As Reprieve has pointed out, “of those facing execution in Saudi Arabia in 2015, the vast majority — 72 per cent — were convicted of non-lethal offenses … while torture and forced ‘confessions’ were frequently reported.”

Further: “Far from being ‘terrorists,’ at least four of those killed were arrested after protests calling for reform — and were convicted in shockingly unfair trials. The Saudi government is clearly using the death penalty, alongside torture and secret courts, to punish political dissent.

“By refusing to condemn these executions and parroting the Saudis’ propaganda, labeling those killed as ‘terrorists’, Mr Hammond is coming dangerously close to condoning Saudi Arabia’s approach.”

He was not alone. UN secretary-general Ban Ki Moon was merely “dismayed,” on the day of the mass murders, however when the Saudi embassy in Tehran was attacked by protesters enraged at the killing of respected cleric Nimr al-Nimr, Ban “deplored the violence.”

Masonry clearly has far higher value than mortality at UN headquarters.

Four days later when the Saudis were accused of an attempt to bomb the Iranian embassy in Yemen and dropping (US-made) cluster munitions in a populated area, Ban ignored the embassy attack and was merely “troubled” and expressed “concern” about the latter, in spite of saying that “use of cluster munitions in populated areas may amount to a war crime due to their indiscriminate nature.” Britain was blind, deaf and mute.

US President Barack Obama’s spokesman referred to a “list of concerns” regarding Saudi Arabia’s shooting and head-chopping rampage, confirming gently that “mass executions would rate highly in that list of concerns.”

For most in the real world it would “rate highly” in horror, outrage and unequivocal condemnation with immediate imposition of draconian trade and travel sanctions and withdrawal of diplomatic missions as has been meted out to countries for considerably lesser outrages, indeed even imagined ones, think Iraq and “weapons of mass destruction.” The White House was though also very exercised by the “violent” attack on the Saudi embassy in Tehran.

Well it would be. Forget concerns about tyrants who “kill their own people.” Last November alone the US administration approved a $1.29 billion arms sale to Saudi Arabia. This was despite concerns about the country’s interference in Yemen.

Raed Jarrar, government relations manager for the American Friends Service Committee (AFSC) points out that it is “illegal under US and international law to transfer weapons to human rights abusers, or to forces that will likely use it to commit gross violations of human rights.”

Moreover, “there is documented evidence that such abuses have been committed by almost all US allies in the region.”

According to the Campaign Against the Arms Trade (CAAT), “David Cameron has overseen £5.6bn of military licences” to Saudi Arabia.

CAAT demands that due to the “mass executions and bombing of Yemen, the UK must stop arming Saudi Arabia,” which it says is by far the largest buyer of British arms licences included fighter jets, tear gas, military vehicles and targeting equipment. Sixty-two per cent of British adults oppose the sales.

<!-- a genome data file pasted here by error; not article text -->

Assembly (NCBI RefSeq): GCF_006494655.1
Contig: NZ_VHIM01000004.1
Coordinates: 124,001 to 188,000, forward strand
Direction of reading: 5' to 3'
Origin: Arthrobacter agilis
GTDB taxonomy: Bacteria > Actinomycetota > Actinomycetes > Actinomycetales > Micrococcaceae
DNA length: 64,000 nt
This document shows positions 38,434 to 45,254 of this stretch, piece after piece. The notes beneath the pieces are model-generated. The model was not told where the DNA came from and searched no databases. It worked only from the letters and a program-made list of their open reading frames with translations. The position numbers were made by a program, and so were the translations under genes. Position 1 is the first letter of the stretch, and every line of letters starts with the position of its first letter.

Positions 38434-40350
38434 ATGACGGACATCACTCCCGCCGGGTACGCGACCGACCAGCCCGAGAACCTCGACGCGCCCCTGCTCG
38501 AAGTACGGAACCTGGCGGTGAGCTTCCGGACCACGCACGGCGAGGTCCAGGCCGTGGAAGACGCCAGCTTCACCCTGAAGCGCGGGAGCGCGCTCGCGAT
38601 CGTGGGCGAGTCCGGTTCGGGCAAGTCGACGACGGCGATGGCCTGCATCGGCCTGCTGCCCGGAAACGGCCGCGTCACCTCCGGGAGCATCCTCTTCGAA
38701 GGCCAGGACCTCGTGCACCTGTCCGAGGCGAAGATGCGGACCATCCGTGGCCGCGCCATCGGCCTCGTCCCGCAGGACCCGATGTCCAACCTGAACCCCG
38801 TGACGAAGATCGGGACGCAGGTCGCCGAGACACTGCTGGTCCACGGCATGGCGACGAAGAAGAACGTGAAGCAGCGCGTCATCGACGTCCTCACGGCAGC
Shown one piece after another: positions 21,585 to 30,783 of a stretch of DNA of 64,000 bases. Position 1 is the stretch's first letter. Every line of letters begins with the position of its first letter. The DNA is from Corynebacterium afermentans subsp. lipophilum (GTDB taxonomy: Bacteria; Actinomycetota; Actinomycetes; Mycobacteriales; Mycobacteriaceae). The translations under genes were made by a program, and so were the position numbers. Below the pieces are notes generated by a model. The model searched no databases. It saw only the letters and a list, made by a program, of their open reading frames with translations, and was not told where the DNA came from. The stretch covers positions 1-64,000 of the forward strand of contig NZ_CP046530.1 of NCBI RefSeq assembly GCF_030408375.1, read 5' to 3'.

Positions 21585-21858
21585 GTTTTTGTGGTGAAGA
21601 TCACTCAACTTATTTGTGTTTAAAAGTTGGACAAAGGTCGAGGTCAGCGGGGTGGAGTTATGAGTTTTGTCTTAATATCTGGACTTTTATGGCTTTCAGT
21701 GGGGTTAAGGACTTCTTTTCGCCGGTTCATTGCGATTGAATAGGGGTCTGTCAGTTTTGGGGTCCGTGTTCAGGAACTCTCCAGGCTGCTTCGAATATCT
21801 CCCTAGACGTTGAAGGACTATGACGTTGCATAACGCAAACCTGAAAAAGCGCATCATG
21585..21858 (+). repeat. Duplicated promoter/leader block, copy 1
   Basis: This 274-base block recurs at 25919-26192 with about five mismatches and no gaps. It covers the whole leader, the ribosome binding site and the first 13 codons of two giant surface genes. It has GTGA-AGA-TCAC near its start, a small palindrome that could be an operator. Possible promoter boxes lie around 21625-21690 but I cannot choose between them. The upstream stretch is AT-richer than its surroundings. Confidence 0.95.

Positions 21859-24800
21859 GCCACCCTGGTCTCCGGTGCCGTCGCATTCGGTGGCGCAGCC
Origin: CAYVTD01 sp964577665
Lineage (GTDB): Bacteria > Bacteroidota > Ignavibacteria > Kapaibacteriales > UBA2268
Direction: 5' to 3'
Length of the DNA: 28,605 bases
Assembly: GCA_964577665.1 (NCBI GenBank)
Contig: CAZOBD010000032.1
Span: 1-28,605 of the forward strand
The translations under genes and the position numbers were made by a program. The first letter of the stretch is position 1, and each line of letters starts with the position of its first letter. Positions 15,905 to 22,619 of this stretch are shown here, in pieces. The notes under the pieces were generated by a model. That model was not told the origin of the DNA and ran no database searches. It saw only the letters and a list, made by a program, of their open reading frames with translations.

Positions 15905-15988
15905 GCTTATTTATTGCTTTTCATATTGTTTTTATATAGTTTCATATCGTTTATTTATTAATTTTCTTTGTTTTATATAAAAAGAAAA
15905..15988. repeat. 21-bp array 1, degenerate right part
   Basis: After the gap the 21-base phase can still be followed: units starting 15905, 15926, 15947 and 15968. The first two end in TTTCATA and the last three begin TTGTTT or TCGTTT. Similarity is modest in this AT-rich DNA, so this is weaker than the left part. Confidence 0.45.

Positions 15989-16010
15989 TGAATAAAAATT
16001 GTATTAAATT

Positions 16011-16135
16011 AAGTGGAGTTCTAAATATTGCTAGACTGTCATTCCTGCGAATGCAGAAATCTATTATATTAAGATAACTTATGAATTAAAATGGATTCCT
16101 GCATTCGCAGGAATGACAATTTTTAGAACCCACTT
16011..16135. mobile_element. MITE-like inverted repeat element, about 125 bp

CAAT’s Andrew Smith states: “The Saudi regime has a history of locking up bloggers, executing critics and cracking down on dissent. Despite this they can always rely on getting almost uncritical support from countries like Britain that prioritise arms company profits over human rights.”

Smith emphasises that British “bombs and fighter jets have been central to the destruction of Yemen. As long as Saudi Arabia enjoys the political and military support of the most powerful Western nations, then it will continue oppressing its own population and those of neighbouring states.”

The British government may though at least finally be held to account, hopefully setting a precedent.

Lawyers working for CAAT have called for a judicial review challenging the government’s decision to export arms to Saudi Arabia.

A letter sent to the government has asked Business Secretary Sajid Javid to comment within 14 days on whether it will:

– Agree to suspend licences for the export of military equipment and technology to Saudi Arabia for possible use in Yemen pending the outcome of a full review.
– Agree not to grant further licences for the export of military equipment to Saudi Arabia pending the completion of such a review.

Rosa Curling of law firm Leigh Day, representing CAAT, said: “The UK government is under a clear legal obligation to ensure any military equipment and/or technology exported from this country to another, is not being used in breach of international humanitarian law.

“Given the widespread and credible evidence that the Saudi authorities are breaching their international obligations in Yemen, we can see no credible basis upon which the UK government can lawfully continue to export arms to them.

“We hope our client’s letter will cause the government to reconsider its position and suspend all licences with immediate effect, pending a proper investigation into the issue.”

Those executed or threatened with death in Saudi jails were not, of course, waging war against Allah. Some were simply availing themselves of the human right to write, blog and protest in the country of a Western ally — a West which, with the UN, shames all in its selective attitude to humanity and human rights.

UK’s soft diplomacy approach to Saudi Arabia is not enough, say families of juveniles still on death row. Exclusive: Families of three juveniles on Saudi death row say nothing has changed and they still have ‘the sword over their necks’, despite apparent UK intervention: here.

What’s the real story behind Saudi Arabia’s execution of Shia cleric al-Nimr? Here.